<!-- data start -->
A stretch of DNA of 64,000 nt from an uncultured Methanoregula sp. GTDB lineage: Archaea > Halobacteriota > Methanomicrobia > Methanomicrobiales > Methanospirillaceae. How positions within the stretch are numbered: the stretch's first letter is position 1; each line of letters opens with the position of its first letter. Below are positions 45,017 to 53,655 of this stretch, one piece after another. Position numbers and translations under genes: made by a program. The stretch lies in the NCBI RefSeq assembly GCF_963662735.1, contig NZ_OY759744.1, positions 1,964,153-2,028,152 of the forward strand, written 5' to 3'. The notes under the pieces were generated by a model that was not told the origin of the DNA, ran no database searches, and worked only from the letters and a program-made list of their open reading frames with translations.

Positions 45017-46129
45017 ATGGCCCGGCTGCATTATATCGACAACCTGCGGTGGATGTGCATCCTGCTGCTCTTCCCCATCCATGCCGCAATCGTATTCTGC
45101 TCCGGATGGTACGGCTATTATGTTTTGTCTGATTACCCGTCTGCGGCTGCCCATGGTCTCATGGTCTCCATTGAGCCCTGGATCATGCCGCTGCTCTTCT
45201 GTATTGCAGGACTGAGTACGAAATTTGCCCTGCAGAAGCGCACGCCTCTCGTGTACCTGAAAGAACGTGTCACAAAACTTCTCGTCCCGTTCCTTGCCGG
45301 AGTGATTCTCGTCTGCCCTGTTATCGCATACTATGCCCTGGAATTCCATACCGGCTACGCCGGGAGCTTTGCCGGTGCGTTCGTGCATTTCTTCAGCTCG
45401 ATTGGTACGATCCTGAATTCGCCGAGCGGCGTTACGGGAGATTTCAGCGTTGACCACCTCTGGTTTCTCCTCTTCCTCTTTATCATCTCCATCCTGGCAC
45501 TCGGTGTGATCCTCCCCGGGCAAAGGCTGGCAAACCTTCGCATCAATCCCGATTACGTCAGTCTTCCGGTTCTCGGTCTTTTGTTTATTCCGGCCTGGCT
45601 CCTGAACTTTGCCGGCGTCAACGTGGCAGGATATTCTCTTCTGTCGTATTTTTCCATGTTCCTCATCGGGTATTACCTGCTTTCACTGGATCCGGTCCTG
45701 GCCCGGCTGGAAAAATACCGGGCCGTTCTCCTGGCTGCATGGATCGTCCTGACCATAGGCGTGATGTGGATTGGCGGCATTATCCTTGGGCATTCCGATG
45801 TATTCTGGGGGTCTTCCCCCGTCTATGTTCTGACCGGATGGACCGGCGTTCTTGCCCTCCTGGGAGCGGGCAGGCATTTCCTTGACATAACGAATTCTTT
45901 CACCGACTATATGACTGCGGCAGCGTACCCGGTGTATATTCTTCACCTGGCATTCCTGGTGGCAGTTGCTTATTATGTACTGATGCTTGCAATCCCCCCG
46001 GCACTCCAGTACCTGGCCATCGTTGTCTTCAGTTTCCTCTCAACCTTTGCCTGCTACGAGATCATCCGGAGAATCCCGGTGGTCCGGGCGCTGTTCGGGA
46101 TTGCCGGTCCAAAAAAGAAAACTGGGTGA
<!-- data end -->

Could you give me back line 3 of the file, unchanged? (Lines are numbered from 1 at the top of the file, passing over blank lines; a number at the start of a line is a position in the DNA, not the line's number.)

45017 ATGGCCCGGCTGCATTATATCGACAACCTGCGGTGGATGTGCATCCTGCTGCTCTTCCCCATCCATGCCGCAATCGTATTCTGC